Tuesday, July 10, 2012

Fears Faded

Evelyn was sitting quietly on the kitchen floor while I prepared her lunch.  She had found some old slow nipples in a drawer that we no longer use and was playing with them, sticking her skinny finger into the tip and bending it, then pointing it at me with a goofy grin spread across her face.  A small cry from the living room got our attention - August, who had been napping in the swing, was waking up.

Evelyn stood up, nipple in hand, and walked into the dining room.  She stood facing the living room and pointed at Gus, whose small whining cry was escalating into something more.  "Bubba," she said in a very matter-of-fact tone.  It was one of the few baby words we ever used with her, a word much easier for her to learn and say than "bottle" would have been.  She proceeded to walk purposefully to the swing, holding the nipple as if a bottle were attached and she was ready to offer it to soothe his cries.  Mama, after all, does it all the time and it seems to work.

All the fears I faced during my pregnancy with my son, now three months old, have faded, bleached by the sun of our loving and carefree lives together.  Our days are full of love and play - the jealousy I feared Evelyn would harbor never materialized, the slight neglect of her physical needs while I took care of her infant brother was never a credible threat.  The truth to the question every child with a sibling eventually ponders, one I didn't quite think I was ready to face, that question as to whether or not parents did in fact have a favorite or preferred child, proved itself negative.  My confidence, the size of a small seed, grew into a fruit tree that cast a fragrant shade on the otherwise hot summer days of motherhood.

I live in an almost constant state of awe.  I watch my children interact with one another and the world around them free of the bonds of what we mistake for knowledge - prejudice, fear, stereotypes, disgust.  Living without a concrete sense of the concepts of "right" and "wrong," children invariably default to what is right - love, plentiful and eternal.  If only we all could live with such innocence and optimism.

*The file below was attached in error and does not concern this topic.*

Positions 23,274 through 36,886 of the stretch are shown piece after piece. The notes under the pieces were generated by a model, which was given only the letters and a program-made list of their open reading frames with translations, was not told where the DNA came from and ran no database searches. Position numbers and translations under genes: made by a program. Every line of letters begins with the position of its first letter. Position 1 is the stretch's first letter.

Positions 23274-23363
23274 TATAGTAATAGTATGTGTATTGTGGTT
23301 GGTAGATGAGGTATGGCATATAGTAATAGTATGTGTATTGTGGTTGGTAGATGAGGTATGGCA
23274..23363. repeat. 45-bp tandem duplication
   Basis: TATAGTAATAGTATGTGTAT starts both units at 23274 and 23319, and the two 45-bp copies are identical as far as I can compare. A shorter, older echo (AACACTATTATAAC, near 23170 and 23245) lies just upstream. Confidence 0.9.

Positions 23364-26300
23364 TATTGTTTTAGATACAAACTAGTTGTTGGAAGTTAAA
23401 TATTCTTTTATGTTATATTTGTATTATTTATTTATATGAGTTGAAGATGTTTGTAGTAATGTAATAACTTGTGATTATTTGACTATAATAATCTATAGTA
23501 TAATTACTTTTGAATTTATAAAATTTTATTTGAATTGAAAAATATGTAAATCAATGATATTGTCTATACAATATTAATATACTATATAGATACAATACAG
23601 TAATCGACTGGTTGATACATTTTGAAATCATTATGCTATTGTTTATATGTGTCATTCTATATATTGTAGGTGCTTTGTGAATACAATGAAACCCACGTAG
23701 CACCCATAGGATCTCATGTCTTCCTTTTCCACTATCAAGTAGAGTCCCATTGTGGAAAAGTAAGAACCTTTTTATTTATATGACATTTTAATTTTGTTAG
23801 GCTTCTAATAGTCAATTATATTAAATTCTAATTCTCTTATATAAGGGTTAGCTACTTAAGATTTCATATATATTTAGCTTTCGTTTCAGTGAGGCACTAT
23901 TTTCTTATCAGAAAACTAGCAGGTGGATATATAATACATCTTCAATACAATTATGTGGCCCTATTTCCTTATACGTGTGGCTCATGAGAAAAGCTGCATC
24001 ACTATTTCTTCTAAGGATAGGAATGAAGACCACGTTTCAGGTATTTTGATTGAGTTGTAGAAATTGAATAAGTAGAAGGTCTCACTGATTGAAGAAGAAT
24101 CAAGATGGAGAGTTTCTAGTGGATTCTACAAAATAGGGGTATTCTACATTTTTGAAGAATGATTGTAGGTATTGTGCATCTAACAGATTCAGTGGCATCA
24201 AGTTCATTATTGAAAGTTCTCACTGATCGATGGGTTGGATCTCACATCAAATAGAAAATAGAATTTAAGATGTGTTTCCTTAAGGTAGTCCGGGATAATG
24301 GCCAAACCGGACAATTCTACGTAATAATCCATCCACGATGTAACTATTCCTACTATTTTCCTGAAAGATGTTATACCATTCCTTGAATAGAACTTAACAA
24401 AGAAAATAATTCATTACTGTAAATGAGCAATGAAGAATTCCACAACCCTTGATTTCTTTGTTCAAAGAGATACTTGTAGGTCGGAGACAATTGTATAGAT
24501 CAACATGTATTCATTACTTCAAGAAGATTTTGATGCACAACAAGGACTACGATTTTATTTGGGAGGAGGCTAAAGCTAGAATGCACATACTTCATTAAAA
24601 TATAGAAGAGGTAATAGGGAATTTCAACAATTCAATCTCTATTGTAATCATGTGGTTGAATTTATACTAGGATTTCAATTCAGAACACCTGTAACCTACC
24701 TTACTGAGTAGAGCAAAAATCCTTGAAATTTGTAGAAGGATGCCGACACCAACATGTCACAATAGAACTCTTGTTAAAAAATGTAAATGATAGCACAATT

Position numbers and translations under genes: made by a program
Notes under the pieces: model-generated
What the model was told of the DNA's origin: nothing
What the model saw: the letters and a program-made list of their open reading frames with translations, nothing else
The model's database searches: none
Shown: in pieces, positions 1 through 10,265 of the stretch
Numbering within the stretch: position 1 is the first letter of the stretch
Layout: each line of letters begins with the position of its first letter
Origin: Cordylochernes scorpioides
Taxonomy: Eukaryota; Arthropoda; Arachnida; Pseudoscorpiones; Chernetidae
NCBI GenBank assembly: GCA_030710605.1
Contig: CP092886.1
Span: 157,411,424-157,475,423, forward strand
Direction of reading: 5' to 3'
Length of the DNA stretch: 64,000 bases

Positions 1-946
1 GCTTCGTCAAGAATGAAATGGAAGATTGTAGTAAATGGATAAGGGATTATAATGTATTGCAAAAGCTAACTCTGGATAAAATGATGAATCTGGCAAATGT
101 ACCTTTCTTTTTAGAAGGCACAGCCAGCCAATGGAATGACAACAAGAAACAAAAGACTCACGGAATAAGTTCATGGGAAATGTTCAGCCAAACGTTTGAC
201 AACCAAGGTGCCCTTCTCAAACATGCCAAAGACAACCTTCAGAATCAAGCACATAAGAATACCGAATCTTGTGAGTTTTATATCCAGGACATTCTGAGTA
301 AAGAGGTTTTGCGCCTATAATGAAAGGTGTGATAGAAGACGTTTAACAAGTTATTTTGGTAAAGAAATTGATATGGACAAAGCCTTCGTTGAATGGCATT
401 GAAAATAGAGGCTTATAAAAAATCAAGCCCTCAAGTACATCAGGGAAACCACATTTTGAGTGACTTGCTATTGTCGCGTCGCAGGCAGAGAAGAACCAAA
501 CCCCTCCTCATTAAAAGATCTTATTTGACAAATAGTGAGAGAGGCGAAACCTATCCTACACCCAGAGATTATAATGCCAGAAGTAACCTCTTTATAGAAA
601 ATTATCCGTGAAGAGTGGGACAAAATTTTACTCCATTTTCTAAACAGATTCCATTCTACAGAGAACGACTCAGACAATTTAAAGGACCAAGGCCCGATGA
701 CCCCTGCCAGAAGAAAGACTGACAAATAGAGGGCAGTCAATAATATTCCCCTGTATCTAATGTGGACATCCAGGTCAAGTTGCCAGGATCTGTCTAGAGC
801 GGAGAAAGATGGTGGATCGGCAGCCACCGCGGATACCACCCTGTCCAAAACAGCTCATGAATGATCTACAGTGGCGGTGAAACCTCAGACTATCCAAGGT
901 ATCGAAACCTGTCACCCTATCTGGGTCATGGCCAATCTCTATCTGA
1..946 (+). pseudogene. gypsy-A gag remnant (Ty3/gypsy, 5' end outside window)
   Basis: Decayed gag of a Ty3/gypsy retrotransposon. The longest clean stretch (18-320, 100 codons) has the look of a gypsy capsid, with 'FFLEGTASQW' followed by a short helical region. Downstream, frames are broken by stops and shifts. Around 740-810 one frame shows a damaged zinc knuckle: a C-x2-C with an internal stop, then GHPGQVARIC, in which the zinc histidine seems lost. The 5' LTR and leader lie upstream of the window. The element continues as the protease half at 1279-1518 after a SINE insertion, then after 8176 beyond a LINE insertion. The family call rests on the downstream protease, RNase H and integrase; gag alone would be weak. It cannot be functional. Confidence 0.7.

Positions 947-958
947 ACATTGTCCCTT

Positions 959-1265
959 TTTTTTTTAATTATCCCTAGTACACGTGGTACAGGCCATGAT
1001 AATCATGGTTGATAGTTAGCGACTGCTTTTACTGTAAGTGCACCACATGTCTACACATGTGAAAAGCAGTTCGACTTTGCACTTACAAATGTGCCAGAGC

August sits in his bouncy chair at times, watching his sister as she goes about her daily business of dancing, playing, drawing, and talking.  At random intervals, he is the recipient of her attention - she runs in tiny steps from across the room, arms thrown out ahead of her as she yells "Hug!" and stops short so that she can gently place her arms around his shoulders and lower her head to his chest.  He often finds himself with a toy between his feet, or a bottle of lightly scented lotion beneath his nose, things that Evelyn finds enjoyable and wants to share with him so that he, too, might find enjoyment in her simple pleasures.  His hair is often gently stroked, his eyes kissed, his hands held.  When he cries, he might find a pacifier thrust in his face by well-meaning little hands, or maybe an empty nipple.

I don't expect it to always be so peaceful.  I'm realistic, and I know that the docility between siblings is a temporary thing that seems to harden into something a little more competitive, a little more frustrated with age.  However, every small interaction, every loving connection humbles me and I want to learn from them, the masters of humanity, what it is to be so unmarred by this cruel world.  I want to encourage it to last as long as possible, though.

Today, I was holding Gus and couldn't bend down.  Struggling with my feet, I tried to kick the remote onto the couch or somehow balance it on the to of a foot so I could reach it and change the channel from droning political updates on a news channel to something more uplifting.  Evelyn put down her crayon and walked over, picked up the remote and handed it to me.  She then went back to drawing lines on her blank sheet of paper and all I could do was stand there and contemplate her gesture.  I have so much to learn.

1 comment:

  1. This is lovely. I hope your life is still filled with such joy. Sibling love is one of the most beautiful things I've ever witnessed.